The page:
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Why Kan’t Doc Zoe Write?

This blog fell from a supposed former adrenaline junkie.

When I say Kawasaki’s, I don’t mean a motorcycle.

Jan 20th 2009

jett_travoltaI have always doubted the news reports that Jett Travolta’s death was caused by Kawasaki’s disease (KD). Since I did not have all the facts straight on this news bit, I theorized that while it may be true that Jett had KD as a young child, he may have a concomitant disease which may have caused the seizures and his demise. And then I ran into this article stating what I –& possibly thousands of other doctors – have been doubting.

According to this article,“…Jett was autistic but was not being treated for problems associated with the disorder. The Travolta family had maintained that the teen did not suffer from autism and, after the item appeared, attorney Marty Singer told the New York Post that Travolta and Preston “have [taken] and they continue to take the best possible care of their children. To suggest anything to the contrary is very hurtful to a loving family and also would be false and defamatory.”

Kawasaki’s disease is a systemic vasculitis of unknown etiology that affects the small- and medium-sized blood vessels of the body, in particular, the coronary arteries. The following are key points in KD:

• The disease is named after a Japanese physician who first reported the syndrome in 1967. Kawasaki disease occurs throughout the world, with a higher incidence in Japan and Asia than in the United States, where 10 of every 100,000 children get the disease each year. The symptoms of Kawasaki disease can go away without treatment. However it may take 6-8 weeks for the symptoms to resolve and the child’s laboratory results to return to normal. The effects on the coronary arteries can last a lifetime. Though some children recover from Kawasaki disease without treatment, 15 to 25 percent have coronary artery damage. Damage can occur to many arteries, but the coronary arteries are the most vulnerable, making Kawasaki disease a leading cause of childhood heart disease.

• Kawasaki disease is an unusual and serious illness of young children that causes high fever, rash, red eyes and lips, swollen glands, and swollen hands and feet with peeling skin. The disease also causes damage of the coronary arteries in a quarter of untreated children and may increase the risk of atherosclerosis in early adulthood.

The coronary arteries are most often affected. Part of a coronary wall can be weakened and balloon (bulge out) in an aneurysm. A blood clot can form in this weakened area and block the artery, sometimes leading to a heart attack. The aneurysm can also burst, but this rarely happens.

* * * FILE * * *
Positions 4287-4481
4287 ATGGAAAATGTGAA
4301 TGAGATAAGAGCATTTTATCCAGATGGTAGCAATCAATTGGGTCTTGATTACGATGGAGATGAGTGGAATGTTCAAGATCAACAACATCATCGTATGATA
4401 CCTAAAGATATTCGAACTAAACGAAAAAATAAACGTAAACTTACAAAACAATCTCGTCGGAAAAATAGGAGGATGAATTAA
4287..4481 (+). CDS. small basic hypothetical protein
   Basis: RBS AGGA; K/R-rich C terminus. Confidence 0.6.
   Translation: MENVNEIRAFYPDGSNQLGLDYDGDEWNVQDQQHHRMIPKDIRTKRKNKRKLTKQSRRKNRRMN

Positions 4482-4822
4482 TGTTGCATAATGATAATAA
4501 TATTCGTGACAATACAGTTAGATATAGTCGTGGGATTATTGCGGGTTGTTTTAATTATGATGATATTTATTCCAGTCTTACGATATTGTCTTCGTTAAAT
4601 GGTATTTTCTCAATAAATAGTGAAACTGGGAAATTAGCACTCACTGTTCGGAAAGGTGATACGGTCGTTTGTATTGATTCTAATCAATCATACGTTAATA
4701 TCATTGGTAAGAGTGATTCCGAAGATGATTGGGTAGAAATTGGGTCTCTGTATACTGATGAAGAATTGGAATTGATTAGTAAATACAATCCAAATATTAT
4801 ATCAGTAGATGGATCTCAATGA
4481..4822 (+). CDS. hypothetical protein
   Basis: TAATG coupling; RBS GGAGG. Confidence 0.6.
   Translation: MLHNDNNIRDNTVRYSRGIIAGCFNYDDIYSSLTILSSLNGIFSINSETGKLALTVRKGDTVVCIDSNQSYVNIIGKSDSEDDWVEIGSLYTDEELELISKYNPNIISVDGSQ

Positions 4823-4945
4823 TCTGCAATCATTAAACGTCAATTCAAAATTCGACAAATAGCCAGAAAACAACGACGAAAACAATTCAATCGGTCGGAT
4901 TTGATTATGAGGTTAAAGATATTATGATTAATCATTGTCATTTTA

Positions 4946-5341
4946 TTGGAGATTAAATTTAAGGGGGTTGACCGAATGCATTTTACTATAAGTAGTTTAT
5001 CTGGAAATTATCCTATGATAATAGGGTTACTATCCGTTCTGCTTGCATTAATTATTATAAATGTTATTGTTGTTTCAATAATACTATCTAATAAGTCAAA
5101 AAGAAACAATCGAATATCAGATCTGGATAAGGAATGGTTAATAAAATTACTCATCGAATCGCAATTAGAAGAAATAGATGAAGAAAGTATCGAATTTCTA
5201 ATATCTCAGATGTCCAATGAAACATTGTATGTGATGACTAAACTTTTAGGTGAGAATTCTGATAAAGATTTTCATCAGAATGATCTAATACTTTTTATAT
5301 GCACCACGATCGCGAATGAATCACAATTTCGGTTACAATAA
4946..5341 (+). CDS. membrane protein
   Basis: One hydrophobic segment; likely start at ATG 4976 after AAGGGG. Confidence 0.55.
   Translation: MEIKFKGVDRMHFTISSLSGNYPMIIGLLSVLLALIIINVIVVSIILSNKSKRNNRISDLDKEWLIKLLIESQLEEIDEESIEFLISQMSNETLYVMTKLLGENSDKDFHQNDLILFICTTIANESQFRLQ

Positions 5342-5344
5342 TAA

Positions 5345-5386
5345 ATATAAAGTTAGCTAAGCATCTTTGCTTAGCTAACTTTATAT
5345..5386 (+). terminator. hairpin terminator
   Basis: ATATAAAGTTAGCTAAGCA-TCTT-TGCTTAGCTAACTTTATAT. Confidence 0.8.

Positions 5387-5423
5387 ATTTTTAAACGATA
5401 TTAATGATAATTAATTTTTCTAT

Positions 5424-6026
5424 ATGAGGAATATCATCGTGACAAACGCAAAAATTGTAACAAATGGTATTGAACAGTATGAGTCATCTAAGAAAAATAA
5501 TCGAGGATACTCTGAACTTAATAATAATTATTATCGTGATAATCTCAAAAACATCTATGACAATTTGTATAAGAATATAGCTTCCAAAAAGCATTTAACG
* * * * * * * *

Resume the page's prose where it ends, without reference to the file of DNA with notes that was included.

The etiology remains unclear, although epidemiological data support an infectious cause. Thus far, the unknown agent generally is believed to be ubiquitous in the environment, causing noticeable disease only in those individuals with some as yet undiscovered genetic predisposition for the illness.

• Epidemiological studies suggest a controversial association of Kawasaki disease with recent carpet shampooing, flooding, and locations near bodies of water. These data have produced a water-borne vector hypothesis.

No laboratory test can diagnose Kawasaki disease with 100 percent certainty. Instead, a set of criteria described by the Centers for Disease Control are used.

Treatment for Kawasaki Disease is most effective if given in the first 10 days of the illness. There are two principal treatments. Intravenous gamma globulin (IVIG) is used to shorten the acute phase of Kawasaki disease and prevent some coronary damage. Aspirin is used to decrease inflammation and lower fever, as well as prevent blood clots.

It’s clear from this info that KD affects the coronary arteries and the heart.

In other words, it is likely that there is a concomitant problem and it’s quite possible that it wasn’t KD that caused Jett’s demise.

That, or there are some info that the Travolta family has kept to themselves (which we will, of course, respect); for instance: maybe it really wasn’t an episode of seizure that caused this, or that the family was better off saying that he has KD as opposed to autism.

Whatever the case may be, it doesn’t really matter. Personally, it would only matter if the kid we’re talking about is a patient and learning more from his case may be contributory to our knowledge of KD.

(So why am I even discussing this? It tickled my logical side for a few seconds, so I found it blog-worthy).

To learn more about what Sci Am found out about KD from Dr. Walter Mofolsky, Chief of Pediatric Neurology at Beth Israel Medical Center in New York, click here.

To learn more about Kawasaki’s Disease – it’s causes, treatment and medication, click on these sites from The American Heart Association, Mayo Clinic and e-medicine.

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4 Responses

  1. true blood season 1 (1 comments) says:

    Nice articel thanks for posting !

  2. Rebecca@motorbikeleathers (1 comments) says:

    Great article. Id like to see more articles from you.

  3. This is a great information! thanks for posting. There’s a lot of people will benefit from this, especially those who are at risk in having coronary heart diseases. What are the other sugestions, advise or tips you can share to us?

  4. Residential Treatment Centers (1 comments) says:

    This is a serious case that a child who has this disease will suffer long. Doctors don’t know what is the cause of KD even any medicine that could cure on the KD. But for now as stated in the article aspirin and intravenous gamma globulin.

    The government must act and give a through study and research on this to know the cure and innovative medications to those who has this disease.

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